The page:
The reality is that only those handful of people who have the stamina to work 24/7 year in and year out ever make it to the promised land. And they do it on the backs of a lot of people with no talent for selling which is the other requirement. At one of the trainings I heard a top money maker brag that he knew ACN would work for him because years earlier he had made a killing selling ineffective, over priced water filters to people. You have to be able to sell the dream even when you know that the person your taking $500 from doesn’t have the fortitude to work the business.
There also is a cult like aspect to most MLMs. In ACN we were told to avoid anyone who might be negative to the sales pitch. They were classified at the time as “rotten apples.”
Having said all this, there are people who make money at this game. The shark-like amoral people who will sell anything, regardless of it’s value, to any one. Also the companies whose products ACN markets make out fairly well.
I know this for a fact because some of the people I signed up for long distance service all those years ago are still using the service.
I would suggest that you try and set some ground rules for you and your mom.
No business discussion at all. You don’t have to buy into ACN to be supportive. If she has paid for your distributorship out of her own pocket(not uncommon) offer to reimburse her if you’re not interested in working the business.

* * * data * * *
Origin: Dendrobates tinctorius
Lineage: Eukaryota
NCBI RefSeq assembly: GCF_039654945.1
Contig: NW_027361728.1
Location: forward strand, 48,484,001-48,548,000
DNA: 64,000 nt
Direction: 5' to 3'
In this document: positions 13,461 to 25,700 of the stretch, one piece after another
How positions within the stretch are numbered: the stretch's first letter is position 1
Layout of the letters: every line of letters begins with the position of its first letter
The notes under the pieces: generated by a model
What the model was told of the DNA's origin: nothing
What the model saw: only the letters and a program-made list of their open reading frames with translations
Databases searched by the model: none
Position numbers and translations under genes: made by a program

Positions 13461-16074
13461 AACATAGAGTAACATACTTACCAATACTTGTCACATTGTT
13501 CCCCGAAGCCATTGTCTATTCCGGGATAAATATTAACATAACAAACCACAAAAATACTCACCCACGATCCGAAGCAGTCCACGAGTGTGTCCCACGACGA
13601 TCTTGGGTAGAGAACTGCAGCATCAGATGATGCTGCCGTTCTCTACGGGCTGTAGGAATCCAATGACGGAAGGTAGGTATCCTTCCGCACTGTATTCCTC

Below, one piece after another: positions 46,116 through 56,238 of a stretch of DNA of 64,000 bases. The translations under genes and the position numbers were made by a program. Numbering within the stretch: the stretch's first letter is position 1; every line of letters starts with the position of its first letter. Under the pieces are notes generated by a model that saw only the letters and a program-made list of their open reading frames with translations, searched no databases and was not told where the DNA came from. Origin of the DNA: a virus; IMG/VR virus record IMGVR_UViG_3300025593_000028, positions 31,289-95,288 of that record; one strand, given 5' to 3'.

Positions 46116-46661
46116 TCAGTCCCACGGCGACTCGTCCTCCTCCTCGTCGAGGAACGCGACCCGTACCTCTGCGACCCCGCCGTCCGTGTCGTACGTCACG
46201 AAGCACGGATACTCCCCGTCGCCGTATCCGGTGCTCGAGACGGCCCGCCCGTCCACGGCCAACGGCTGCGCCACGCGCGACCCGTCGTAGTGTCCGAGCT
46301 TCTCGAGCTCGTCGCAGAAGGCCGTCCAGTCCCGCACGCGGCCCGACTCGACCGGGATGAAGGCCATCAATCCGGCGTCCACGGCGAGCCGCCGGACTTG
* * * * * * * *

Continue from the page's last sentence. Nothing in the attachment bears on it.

We were also told to get out prospects lists as soon as possible so that we could mine them before the person got cold feet and decided to drop out. You can say no to this. It might be awkward at first but in the long run it will be okay. If ACN is the can’t fail opportunity that they promote it as, your mom will do just as well without pestering your friends.

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I know your post wasn’t asking for a solution

(and I don’t really have one) but I wanted to comment, nonetheless.

One of the most valuable resources we humans have — if we’re tuned into it — is our instincts. If this whole scenario goes against ‘that voice inside your head’ then my advice is: “Listen to yourself!”

I ache for you. I hear how much you want to support you mom. How much, frankly, support she ‘needs’ — and it’s put you in a tough position.

Don’t let anything or anyone interfere with school, pal. Keep that as your own, sacred shrine. College isn’t everything, no doubt, but don’t allow family or friends to sway you from your goal. Life is long. If ACN (or another ‘opportunity’) is in your future, it can wait until AFTER you graduate.